You probably remember when you first learned to use the quadratic formula in algebra and you ended up with a negative number under the root symbol. Chances are good that your instructor simply said something like "If you get a negative number under the root, there are no real answers, since there is no such thing as the root of a negative!"
Now that you are familiar with imaginary numbers, you can probably see that although it would have been an easy assumption at the time that "no real answers" just meant "no answers at all," that isn't true. "No real answers" may well mean that there ARE some "unreal" or imaginary answers.
Quadratic Formula and Complex Sums
The Quadratic Formula and the Discriminant
If ax^{2} + bx + c = 0
then \begin{align*}x = \frac{b \pm \sqrt{b^2  4ac}} {2a}\end{align*}
Recall that b^{2}  4ac is called the discriminant.
If b^{2}  4ac > 0 then there are two unequal real solutions.

If b^{2}  4ac = 0 then there are two equal real solutions.

If b^{2}  4ac < 0 then there are two unequal complex solutions.


Sums and Differences of Complex Numbers
When adding (or subtracting) two or more complex numbers the fastest method is to add (or subtract) the real components to obtain the sum of the real numbers, and then separately add (or subtract) the imaginary coefficients to obtain the sum of the imaginary numbers, e.g.:
(a + bi) + (c + di) = [a + c] + [b + d]i
Examples
Example 1
Combine the complex numbers using addition or subtraction.
 \begin{align*}(5 + 3i) + (6  8i)\end{align*}
Applying the commutative property: \begin{align*}(5 + 6) + (3i + 8i) = 11  5i\end{align*}
 \begin{align*}(3  2i)  (2  4i)\end{align*}
Distribute the negative: \begin{align*}(3  2i) + (2 +4i)\end{align*}, then apply the commutative property: \begin{align*}(3  2) + (2i + 4i) = 1 + 2i\end{align*}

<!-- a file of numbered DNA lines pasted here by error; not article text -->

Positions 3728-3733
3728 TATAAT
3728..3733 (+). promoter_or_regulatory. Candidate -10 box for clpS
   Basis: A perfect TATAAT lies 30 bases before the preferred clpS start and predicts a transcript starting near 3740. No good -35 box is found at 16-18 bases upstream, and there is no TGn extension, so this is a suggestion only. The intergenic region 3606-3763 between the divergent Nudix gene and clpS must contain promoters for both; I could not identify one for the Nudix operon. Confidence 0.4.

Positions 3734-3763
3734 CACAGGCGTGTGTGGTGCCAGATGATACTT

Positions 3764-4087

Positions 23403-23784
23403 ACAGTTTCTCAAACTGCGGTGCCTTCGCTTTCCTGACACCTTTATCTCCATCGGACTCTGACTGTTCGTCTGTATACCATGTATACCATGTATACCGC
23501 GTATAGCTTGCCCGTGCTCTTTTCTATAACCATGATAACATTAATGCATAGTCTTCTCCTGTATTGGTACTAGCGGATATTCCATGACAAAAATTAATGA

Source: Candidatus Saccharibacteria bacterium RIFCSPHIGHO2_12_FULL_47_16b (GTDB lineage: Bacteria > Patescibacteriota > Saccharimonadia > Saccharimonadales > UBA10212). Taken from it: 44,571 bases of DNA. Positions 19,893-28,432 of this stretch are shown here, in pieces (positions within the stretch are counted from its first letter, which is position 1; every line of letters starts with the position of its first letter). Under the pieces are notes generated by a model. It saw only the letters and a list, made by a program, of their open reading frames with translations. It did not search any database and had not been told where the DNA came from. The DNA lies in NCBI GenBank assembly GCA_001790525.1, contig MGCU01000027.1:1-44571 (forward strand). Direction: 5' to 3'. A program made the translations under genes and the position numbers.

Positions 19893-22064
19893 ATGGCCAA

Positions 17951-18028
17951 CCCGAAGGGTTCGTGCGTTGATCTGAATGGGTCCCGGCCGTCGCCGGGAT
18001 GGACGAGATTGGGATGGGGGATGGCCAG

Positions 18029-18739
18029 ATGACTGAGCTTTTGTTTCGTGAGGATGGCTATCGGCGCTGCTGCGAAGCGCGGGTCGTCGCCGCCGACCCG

\begin{align*}(6) + (4  3i)\end{align*}
The imaginary coefficient in the first term is 0, so applying commutative property gives: \begin{align*}(6 + 4) + (0i  3i) = 10  3i\end{align*}
Example 2
Given: \begin{align*}x^2 + 4x + 6 = 0\end{align*}.
\begin{align*}x^2 + 4x + 6 = 0\end{align*}
\begin{align*}a = 1, b = 4, c = 6\end{align*}
\begin{align*}x = \frac{4 \pm \sqrt{(4)^2  (4)(1)(6)}} {2(1)}\end{align*}
 Use the discriminant to predict the nature of the roots.
Since \begin{align*}b^2  4ac = 8\end{align*}, there will be 2 complex solutions (no real solutions)
\begin{align*}x = \frac{4 \pm \sqrt{8}} {2}\end{align*}
 Use the quadratic formula to solve and identify the roots.
\begin{align*}x = \frac{4 \pm 2i \sqrt{2}} {2}\end{align*}
 Express the roots as complex numbers in standard form.
\begin{align*}x = 2 \pm i \sqrt{2}\end{align*}
Example 3
(Graphing calculator exercise)
A graphing calculator can perform operations with complex numbers. Press mode. Scroll down and select \begin{align*}a + bi\end{align*}. Press Quit. Now the calculator is able to perform operations with complex numbers in a + bi form. When the calculator is in complex number mode, be sure to use parenthesis to group the parts of the complex numbers.
Add or subtract the complex numbers using a graphing calculator:
 \begin{align*}(4  5i)  (3 + 2i)\end{align*}
\begin{align*}1  7i\end{align*}
 \begin{align*}(3  7i) + (2 + i)\end{align*}
\begin{align*}5  6i\end{align*}
 \begin{align*}( 2i) + (2 + 6i)\end{align*}
\begin{align*}2 + 4i\end{align*}
 \begin{align*}(16  \sqrt{64}) + (7  \sqrt{81})\end{align*}
\begin{align*}(16  8i) + (7  9i)\end{align*} Simplify the roots in terms of i